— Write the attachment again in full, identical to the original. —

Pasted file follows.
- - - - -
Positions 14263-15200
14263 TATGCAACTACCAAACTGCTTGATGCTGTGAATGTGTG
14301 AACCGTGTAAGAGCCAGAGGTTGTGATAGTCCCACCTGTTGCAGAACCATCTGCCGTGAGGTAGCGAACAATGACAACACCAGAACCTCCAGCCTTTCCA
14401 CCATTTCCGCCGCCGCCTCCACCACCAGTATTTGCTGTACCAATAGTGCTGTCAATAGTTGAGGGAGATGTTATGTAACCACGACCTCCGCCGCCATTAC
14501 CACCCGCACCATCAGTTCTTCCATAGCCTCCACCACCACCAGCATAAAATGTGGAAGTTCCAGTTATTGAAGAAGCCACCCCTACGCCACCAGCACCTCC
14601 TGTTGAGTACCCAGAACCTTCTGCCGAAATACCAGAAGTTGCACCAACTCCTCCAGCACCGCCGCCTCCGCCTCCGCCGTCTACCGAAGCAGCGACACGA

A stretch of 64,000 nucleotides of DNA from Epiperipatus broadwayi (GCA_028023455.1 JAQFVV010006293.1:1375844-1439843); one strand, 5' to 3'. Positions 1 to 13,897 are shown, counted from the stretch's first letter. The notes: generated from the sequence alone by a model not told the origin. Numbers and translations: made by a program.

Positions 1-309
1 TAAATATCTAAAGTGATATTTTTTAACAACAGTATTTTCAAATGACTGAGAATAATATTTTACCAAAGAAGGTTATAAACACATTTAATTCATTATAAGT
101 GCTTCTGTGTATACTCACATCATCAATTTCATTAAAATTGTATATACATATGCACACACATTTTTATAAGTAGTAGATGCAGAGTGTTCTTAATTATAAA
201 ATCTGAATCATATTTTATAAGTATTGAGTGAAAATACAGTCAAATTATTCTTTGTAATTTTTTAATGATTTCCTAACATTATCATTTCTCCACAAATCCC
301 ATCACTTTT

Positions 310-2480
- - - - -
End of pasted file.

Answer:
Positions 14263-15200
14263 TATGCAACTACCAAACTGCTTGATGCTGTGAATGTGTG
14301 AACCGTGTAAGAGCCAGAGGTTGTGATAGTCCCACCTGTTGCAGAACCATCTGCCGTGAGGTAGCGAACAATGACAACACCAGAACCTCCAGCCTTTCCA
14401 CCATTTCCGCCGCCGCCTCCACCACCAGTATTTGCTGTACCAATAGTGCTGTCAATAGTTGAGGGAGATGTTATGTAACCACGACCTCCGCCGCCATTAC
14501 CACCCGCACCATCAGTTCTTCCATAGCCTCCACCACCACCAGCATAAAATGTGGAAGTTCCAGTTATTGAAGAAGCCACCCCTACGCCACCAGCACCTCC
14601 TGTTGAGTACCCAGAACCTTCTGCCGAAATACCAGAAGTTGCACCAACTCCTCCAGCACCGCCGCCTCCGCCTCCGCCGTCTACCGAAGCAGCGACACGA

A stretch of 64,000 nucleotides of DNA from Epiperipatus broadwayi (GCA_028023455.1 JAQFVV010006293.1:1375844-1439843); one strand, 5' to 3'. Positions 1 to 13,897 are shown, counted from the stretch's first letter. The notes: generated from the sequence alone by a model not told the origin. Numbers and translations: made by a program.

Positions 1-309
1 TAAATATCTAAAGTGATATTTTTTAACAACAGTATTTTCAAATGACTGAGAATAATATTTTACCAAAGAAGGTTATAAACACATTTAATTCATTATAAGT
101 GCTTCTGTGTATACTCACATCATCAATTTCATTAAAATTGTATATACATATGCACACACATTTTTATAAGTAGTAGATGCAGAGTGTTCTTAATTATAAA
201 ATCTGAATCATATTTTATAAGTATTGAGTGAAAATACAGTCAAATTATTCTTTGTAATTTTTTAATGATTTCCTAACATTATCATTTCTCCACAAATCCC
301 ATCACTTTT

Positions 310-2480